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Oral Complications of Chemotherapy and Head/Neck Radiation (PDQ®): Supportive care - Health Professional Information [NCI] - Oral Toxicities Not Related to Chemotherapy or Radiation Therapy

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Risk factors for BON include the following:

  • Dental extractions.[14][Level of evidence: II][15]
  • Ill-fitting dentures.[14]
  • Intravenous bisphosphonate (zoledronic acid, denosumab).[14,15][Level of evidence: I][8];[16][Level of evidence: I]
  • Time on medication.[8,15]
  • Multiple myeloma.[8]

The incidence of BON may be reduced by the implementation of dental preventive measures before bisphosphonate therapy is initiated in solid-tumor patients with bone metastases.[17]

Diagnosis of BON

Diagnosis of BON can be clinically challenging. The two most common clinical presentations are as follows:

  • Classical: a cancer patient with skeletal metastasis who is receiving intravenous bisphosphonate therapy and who presents with visible necrotic bone in the oral cavity. The site may be infected and painful; these conditions are the typical reason for referral to a dentist. Pain results both from inflammation of the soft tissues contiguous to the necrotic bone and from infection. Other symptoms typically occur in more advanced cases (e.g., paresthesia secondary to local neurologic involvement). Purulent secretion at the exposed area indicates active infection. Radiographic examination may demonstrate typical radiolucent and radiopaque areas associated with a bone sequestrum. Bone trabeculation may present with a moth-eaten appearance, suggesting ongoing bone destruction. Lesions can arise secondary to surgical dental treatments (e.g., dental extractions or periodontal surgery), significant dental infections, or trauma. Alternatively, BON can arise spontaneously, without any detectable trauma or predisposing treatment.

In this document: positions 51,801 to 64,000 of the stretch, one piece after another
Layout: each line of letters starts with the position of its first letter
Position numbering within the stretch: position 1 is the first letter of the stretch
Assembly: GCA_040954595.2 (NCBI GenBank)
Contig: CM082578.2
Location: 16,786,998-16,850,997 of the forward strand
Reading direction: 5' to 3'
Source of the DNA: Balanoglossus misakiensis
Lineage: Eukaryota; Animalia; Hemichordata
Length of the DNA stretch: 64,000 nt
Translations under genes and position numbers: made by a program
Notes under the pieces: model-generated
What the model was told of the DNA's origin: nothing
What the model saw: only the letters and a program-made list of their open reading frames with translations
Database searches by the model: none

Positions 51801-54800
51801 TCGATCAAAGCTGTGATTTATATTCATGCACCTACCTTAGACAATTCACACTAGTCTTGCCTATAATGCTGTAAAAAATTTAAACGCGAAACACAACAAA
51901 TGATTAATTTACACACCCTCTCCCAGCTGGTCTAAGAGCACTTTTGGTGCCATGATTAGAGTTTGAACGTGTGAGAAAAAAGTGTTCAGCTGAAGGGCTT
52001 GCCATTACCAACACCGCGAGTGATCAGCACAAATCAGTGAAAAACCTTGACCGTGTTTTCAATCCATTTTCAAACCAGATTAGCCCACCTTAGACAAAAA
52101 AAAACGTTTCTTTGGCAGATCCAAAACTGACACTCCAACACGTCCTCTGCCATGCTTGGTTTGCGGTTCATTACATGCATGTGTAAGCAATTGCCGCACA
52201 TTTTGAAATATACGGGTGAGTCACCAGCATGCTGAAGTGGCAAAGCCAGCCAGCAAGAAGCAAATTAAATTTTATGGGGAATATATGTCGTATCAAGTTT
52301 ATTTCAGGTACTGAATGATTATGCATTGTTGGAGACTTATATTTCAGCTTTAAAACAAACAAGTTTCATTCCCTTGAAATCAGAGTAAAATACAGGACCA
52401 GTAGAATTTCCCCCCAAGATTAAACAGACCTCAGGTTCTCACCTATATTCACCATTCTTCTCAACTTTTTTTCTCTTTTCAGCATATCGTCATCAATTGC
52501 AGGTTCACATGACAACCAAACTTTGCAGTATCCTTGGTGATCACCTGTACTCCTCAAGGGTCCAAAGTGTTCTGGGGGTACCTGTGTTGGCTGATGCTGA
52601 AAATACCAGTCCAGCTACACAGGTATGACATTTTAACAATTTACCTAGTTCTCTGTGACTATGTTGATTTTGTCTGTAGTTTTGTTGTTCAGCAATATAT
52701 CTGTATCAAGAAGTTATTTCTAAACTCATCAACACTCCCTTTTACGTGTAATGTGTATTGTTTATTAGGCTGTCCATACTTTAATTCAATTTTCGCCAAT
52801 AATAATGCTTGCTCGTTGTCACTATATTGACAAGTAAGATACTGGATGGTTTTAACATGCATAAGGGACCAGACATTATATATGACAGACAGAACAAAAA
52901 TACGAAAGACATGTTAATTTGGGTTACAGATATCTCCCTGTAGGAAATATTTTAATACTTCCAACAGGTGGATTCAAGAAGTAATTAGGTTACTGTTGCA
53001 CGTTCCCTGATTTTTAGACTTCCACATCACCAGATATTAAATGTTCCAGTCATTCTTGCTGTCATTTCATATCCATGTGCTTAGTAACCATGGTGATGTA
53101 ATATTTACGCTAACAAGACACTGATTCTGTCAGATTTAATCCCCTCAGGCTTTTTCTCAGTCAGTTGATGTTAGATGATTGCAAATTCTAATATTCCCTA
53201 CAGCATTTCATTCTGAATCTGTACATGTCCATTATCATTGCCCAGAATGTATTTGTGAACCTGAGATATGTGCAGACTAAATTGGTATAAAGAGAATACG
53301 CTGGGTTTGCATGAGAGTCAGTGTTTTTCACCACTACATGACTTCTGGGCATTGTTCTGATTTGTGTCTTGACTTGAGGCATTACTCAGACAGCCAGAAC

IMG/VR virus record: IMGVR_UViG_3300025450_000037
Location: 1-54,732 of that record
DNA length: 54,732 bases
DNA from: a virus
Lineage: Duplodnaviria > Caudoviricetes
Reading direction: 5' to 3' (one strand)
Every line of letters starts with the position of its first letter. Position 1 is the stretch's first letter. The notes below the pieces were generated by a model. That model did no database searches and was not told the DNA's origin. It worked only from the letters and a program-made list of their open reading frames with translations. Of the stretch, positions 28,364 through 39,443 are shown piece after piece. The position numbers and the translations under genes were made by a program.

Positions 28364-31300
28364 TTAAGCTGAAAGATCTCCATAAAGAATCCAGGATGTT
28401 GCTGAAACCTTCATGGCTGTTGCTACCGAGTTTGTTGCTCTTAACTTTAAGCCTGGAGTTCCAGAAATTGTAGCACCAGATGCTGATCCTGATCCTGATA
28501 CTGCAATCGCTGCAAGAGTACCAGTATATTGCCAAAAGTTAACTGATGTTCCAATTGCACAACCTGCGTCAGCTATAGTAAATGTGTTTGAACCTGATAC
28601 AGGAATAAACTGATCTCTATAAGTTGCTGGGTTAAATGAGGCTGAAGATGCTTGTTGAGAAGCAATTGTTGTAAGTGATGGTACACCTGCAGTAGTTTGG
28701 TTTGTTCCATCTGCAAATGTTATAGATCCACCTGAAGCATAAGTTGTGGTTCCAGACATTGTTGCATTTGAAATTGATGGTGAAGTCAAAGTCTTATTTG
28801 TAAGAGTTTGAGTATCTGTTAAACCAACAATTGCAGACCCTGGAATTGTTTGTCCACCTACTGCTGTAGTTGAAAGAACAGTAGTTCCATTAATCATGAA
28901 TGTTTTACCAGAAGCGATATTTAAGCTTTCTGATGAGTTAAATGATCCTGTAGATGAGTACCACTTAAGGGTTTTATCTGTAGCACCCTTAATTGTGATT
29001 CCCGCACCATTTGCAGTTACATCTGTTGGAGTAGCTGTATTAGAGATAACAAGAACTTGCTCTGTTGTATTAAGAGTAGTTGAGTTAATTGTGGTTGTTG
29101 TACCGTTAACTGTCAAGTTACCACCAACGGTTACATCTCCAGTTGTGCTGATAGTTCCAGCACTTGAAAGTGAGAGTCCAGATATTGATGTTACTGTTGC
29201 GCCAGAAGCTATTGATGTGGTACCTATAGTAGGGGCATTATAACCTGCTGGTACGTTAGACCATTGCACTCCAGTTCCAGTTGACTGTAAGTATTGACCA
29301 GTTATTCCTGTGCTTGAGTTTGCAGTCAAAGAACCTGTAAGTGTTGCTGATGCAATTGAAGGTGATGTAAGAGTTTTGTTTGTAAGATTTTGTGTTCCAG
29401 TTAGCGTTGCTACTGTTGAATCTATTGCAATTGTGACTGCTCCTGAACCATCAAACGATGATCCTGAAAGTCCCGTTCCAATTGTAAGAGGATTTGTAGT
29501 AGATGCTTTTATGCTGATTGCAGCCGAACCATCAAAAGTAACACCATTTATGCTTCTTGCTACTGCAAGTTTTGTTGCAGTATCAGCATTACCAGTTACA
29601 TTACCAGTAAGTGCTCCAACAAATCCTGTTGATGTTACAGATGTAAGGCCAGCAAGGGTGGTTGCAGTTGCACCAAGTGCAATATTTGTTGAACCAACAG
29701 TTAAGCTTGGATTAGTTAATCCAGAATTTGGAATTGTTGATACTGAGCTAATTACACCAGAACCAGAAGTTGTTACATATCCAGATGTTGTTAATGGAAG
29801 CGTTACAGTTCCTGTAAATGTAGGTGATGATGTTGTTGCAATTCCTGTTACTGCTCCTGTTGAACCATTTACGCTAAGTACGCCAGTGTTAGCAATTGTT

• Less common: a cancer patient receiving intravenous bisphosphonate therapy who complains of pain that mimics periodontal or pulpal pathology. There is no clinically visible exposed necrotic bone, but a draining fistula or purulent secretion from the periodontal sulcus may exist. The involved teeth will typically be symptomatic upon palpation and percussion.
  • Occasional: a cancer patient who complains of oral pain and discomfort, but a definitive diagnosis of BON cannot be made because no clinically exposed bone is evident. In these patients, the most likely clinical diagnosis should be addressed first. It is important to recognize that zoledronic acid administration can result in bone pain, including to areas of the head and neck and jaws; this possible etiology for jaw symptoms should be considered as additional dental diagnoses are pursued. Routine clinical pulp testing and assessing for signs and symptoms of periodontal disease (e.g., pocket depths, bone loss, and bleeding on probing) should be performed. Radiographic examination should also be conducted. Although not yet definitively confirmed in the literature, the radiographic finding of sclerosing or absence of the lamina dura of the involved teeth may indicate the early presence of BON.[9][Level of evidence: III]

    Endodontic and periodontal therapy should be performed first. The patient should be advised about the possibility of BON and should be educated about oral hygiene procedures. If dental extraction is indicated, the possibility of subclinical BON should be considered and explained to the patient. Thus, delay or absence of healing postextraction must be considered as risk for ultimate development of BON. Before the invasive procedure is performed, the risk of excessive bleeding and/or infection due to bone marrow suppression must be discussed with the patient's physician, and proper preventive measures should be formulated.

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WebMD Public Information from the National Cancer Institute

Last Updated: February 25, 2014
This information is not intended to replace the advice of a doctor. Healthwise disclaims any liability for the decisions you make based on this information.
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